At first glance, China’s military order of battle looks impressive. Collectively the People’s Liberation Army (PLA), the People’s Liberation Air Force (PLAF), and the People’s Liberation Navy (PLAN) have three million personnel, 8,000 tanks, 5,700 fighter aircraft and bombers, 50 submarines, 55 destroyers and frigates, and 14 inter-continental ballistic missiles (ICBMs). However, according to military observers, it is much less impressive in the field.
Much of the equipment is obsolete; command, control and communication capabilities are weak; combined-forces exercises are limited, as are power projection capabilities. In the imbroglio of 1996, most expert observers believed that Taiwan could repel a cross-strait invasion without US Navy involvement. China’s ability to fight a serious engagement in the South China Sea is also doubtful. A May 1997 US Navy report concluded that the Chinese Air Force and Naval Air force are "obsolescent and incapable of mounting any effective large-scale sustained air operations."
According to "limited war under high-technology" doctrine the PLAAF and PLAN have priority because they implement the new doctrine’s long-range (600 mile) force projection requirement and will have important airlift and sea lift responsibilities. This has resulted in a growing emphasis on the acquisition of advanced airplanes and ships, anti-ship defenses, and land-and sea-based anti-air defense systems. In 1991, when "limited war under high-technology" was first articulated, both the air force’s and the navy’s capabilities in these areas was limited. They are not much better now.
People’s Liberation Army Air Force (PLAAF) and the People’s Liberation Navy Air Force (PLANAF)
The PLAAF is in the worst shape. Ninety percent of its aircraft are old Soviet designs from the 1950s and 1960s. Although the PLAAF has approximately 400 J-5s (MiG 17s), 500 J-7s (MiG 21s), and 100 J-8s in its inventory, the mainstay remains the J-6—a Chinese version of the MiG-21. There are 3,000 J-6s in the PLAAF inventory. The airplane is at least twenty years out of date and no match for any of the principal interceptors flown by the US, Japan, Russia, South Korea, Taiwan, India, or many of the ASEAN states. This is also true of China’s principal bomber, the H-6. "Not only are the aircraft ancient, but China lacks aerial refueling capabilities and Airborne Warning and Control System (AWACS) aircraft." Without aerial refueling, Chinese planes are limited to the range of their onboard fuel tanks. Without AWACS, Chinese pilots can only locate targets visually or by trying to use their 1960s vintage on-board radar.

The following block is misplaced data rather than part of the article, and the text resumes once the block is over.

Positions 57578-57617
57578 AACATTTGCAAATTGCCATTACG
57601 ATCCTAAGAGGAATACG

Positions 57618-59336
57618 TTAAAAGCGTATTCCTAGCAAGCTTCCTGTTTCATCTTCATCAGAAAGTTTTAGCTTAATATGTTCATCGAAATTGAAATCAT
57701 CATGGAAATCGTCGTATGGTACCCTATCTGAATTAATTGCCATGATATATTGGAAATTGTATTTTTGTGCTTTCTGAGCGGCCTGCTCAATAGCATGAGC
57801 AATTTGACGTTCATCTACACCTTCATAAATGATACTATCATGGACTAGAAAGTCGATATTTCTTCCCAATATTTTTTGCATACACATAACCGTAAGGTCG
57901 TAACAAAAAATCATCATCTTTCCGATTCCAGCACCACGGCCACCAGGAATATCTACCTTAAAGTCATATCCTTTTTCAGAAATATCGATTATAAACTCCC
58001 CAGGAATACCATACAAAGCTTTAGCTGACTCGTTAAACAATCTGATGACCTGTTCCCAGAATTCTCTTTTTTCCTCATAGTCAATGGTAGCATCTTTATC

The PLAAF and PLANAF cannot rely on China’s aircraft industry for indigenous production of modern fighters and bombers, or to improve existing platforms without foreign assistance. The Chinese do manufacture the J-8 and J-8II aircraft, which are based on early 1960s Soviet designs. They are trouble-prone aircraft with a poor weapon suite and an inefficient engine. "At best, the J-8-II can be compared with an early model (1960s) US F-4 Phantom." In fact, after twenty-six years the J-8-II is still in the development stage, has resulted in only about 100 fighters deployed, and meets none of the requirements of the PLAN.
"Thus far, China’s aerospace industries have not been able to produce a successful fighter." The first locally produced addition to China’s air power may be the domestically developed J-10 fighter bomber which has been in the design stage for more than a decade. "This multi-role fighter is modeled after the US F-16 in its interceptor and ground attack roles—and eventually could be nuclear-capable, as is the F-16." Apparently, Chinese engineers are trying to clone the J-10 from a single F-16 provided by Pakistan, and with assistance from Israeli engineers associated with Israel’s failed Lavi project. "It must be said that China’s record on reverse engineering aircraft has not been good, and it remains in doubt whether this plane will ever join China’s interceptor inventory (it is at least two years away from flight testing and seven to eight years away from deployment, if all goes well)."